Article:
To comprehend the controversy and outrage caused by Bruno’s views, the state of astronomy in the sixteenth century should be understood. The Ptolemaic conception of the universe was still generally accepted in western Europe. Here, the earth was at the centre of a finite universe, around which the moon, sun and the five naked-eye planets circled. Outside this was another sphere containing fixed stars. Copernicus challenged this view in 1543, placing the sun in the centre and asserting that day and night were explained by the rotation of the earth rather than the heavens. But the Copernican model remained a closed system with an outer sphere of fixed stars. It was Bruno, not Copernicus, or even Galileo years after Bruno’s death, who conceived of an infinite universe containing suns with their own families of planets.


Bruno was not a mathematician and didn’t have the aid of telescopic observations for his theories. He relied upon logic and metaphysical arguments. What defines the limit of the universe? If the earth traverses the skies, why not the sun? Are the stars distant suns? His contention was not only that the universe was limitless; there were also infinite suns offering heat and light to other earths. He stated that these other worlds, ‘... have no less virtue, nor a nature different from that of our earth.’





Imagine how radical and outlandish these views must have appeared in sixteenth-century England, where deviation from the proscribed religion was regarded as heresy, and a physician could administer a poultice of boar’s grease wrapped in owl skin as a cure for gout. Bruno ignored the danger and continued to develop his theories. Some of Bruno’s writings and tactless language eventually lost him the support of friends, and in 1585 he returned to France with Michel de Castelnau.





Giordano Bruno lived at the wrong time. Fifty years before his birth or fifty years after his death, his outspoken views may have been tolerated by the church and received proper acknowledgement by scholars. But at the end of the sixteenth century, the Inquisition was in full force. Bruno was confined in prison in Rome for seven years before being stripped naked, gagged and burned at the stake on 17 February 1600. A sad end to a visionary – and an Elizabethan spy.

 



The Queen’s Devil

(William Constable Spy Thriller, Book #3)

By Paul Walker



 

1583.

 

William Constable, recently married astrologer and mathematician, has settled into routine work as a physician when he is requested to attend two prisoners in the Tower of London. Both are accused of separate acts treason, but their backgrounds suggest there may be a connection.

Sir Francis Walsingham and Lord Burghley urge William to discover further intelligence from the prisoners while tending their injuries from torture.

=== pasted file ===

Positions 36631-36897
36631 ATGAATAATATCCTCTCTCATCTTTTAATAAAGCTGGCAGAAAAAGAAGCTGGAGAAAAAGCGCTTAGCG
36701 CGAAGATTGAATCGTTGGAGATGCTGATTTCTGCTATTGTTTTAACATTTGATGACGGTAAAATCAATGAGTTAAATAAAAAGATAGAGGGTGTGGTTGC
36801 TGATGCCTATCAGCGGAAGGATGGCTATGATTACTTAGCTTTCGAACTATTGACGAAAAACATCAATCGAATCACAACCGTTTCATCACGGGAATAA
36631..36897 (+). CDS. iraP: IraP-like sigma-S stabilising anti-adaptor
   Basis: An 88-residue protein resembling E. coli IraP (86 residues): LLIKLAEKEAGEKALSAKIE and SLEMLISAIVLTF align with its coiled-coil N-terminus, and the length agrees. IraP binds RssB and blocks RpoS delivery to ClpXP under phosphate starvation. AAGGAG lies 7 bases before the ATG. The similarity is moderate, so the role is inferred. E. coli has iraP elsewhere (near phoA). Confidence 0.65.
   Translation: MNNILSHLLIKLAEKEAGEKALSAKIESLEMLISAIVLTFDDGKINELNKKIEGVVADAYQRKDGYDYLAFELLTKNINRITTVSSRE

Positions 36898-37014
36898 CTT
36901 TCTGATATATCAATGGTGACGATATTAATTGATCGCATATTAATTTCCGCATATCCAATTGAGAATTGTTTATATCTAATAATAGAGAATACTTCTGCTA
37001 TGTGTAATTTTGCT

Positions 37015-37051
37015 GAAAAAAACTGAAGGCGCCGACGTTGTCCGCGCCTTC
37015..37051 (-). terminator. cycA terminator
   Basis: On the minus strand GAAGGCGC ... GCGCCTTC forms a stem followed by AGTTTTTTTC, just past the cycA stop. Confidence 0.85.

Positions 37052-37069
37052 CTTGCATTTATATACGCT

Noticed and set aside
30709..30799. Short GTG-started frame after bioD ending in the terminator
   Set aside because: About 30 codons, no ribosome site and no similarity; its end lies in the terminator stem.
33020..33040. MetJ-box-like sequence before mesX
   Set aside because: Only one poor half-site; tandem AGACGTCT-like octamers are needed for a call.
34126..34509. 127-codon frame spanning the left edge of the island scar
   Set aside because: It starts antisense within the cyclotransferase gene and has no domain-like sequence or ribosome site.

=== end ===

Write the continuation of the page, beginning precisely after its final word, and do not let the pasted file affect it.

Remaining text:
The agent's investigations lead him to the French Embassy, which lies at the heart of a conspiracy which threatens the nation.

Through his enquiries, an unsuspecting William becomes entangled in a perilous web of politicking and religious fervour.

The threat comes from one the most powerful men in the English court – one referred to as the Queen’s Devil.

William faces a race against time to unpick these ties, climaxing in a daring raid on the Embassy.

 

 

Praise for Paul Walker

 

“Walker skilfully creates a treacherous world of half-truths, plots and duplicity... simmering with impending danger.”

Michael Ward, author of Rags of Time.

 

"A gripping and evocative page-turner that vibrantly brings Elizabeth's London to life."

Steven Veerapen, author of A Dangerous Trade.

 

"Full of convincing characters both historical and imagined."

Peter Tonkin

 

Pick up your copy of

The Queen’s Devil

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Paul Walker



 Paul is married and lives in a village 30 miles north of London. Having worked in universities and run his own business, he is now a full-time writer of fiction and part-time director of an education trust. His writing in a garden shed is regularly disrupted by children and a growing number of grandchildren and dogs.

 

Paul writes historical fiction. He inherited his love of British history and historical fiction from his mother, who was an avid member of Richard III Society. The William Constable series of historical thrillers is based around real characters and events in the late sixteenth century. The first two books in the series - State of Treason and A Necessary Killing - were published in 2019. The third book, titled The Queen's Devil, was published in the summer of 2020.

Connect with Paul:

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See you on your next coffee break!
Take Care,
Mary Anne xxx